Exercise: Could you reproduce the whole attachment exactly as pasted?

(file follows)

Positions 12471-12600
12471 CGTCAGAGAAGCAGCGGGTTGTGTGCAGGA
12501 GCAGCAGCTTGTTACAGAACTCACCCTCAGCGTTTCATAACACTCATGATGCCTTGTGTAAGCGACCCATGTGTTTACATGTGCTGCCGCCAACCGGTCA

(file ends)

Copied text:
Positions 12471-12600
12471 CGTCAGAGAAGCAGCGGGTTGTGTGCAGGA
12501 GCAGCAGCTTGTTACAGAACTCACCCTCAGCGTTTCATAACACTCATGATGCCTTGTGTAAGCGACCCATGTGTTTACATGTGCTGCCGCCAACCGGTCA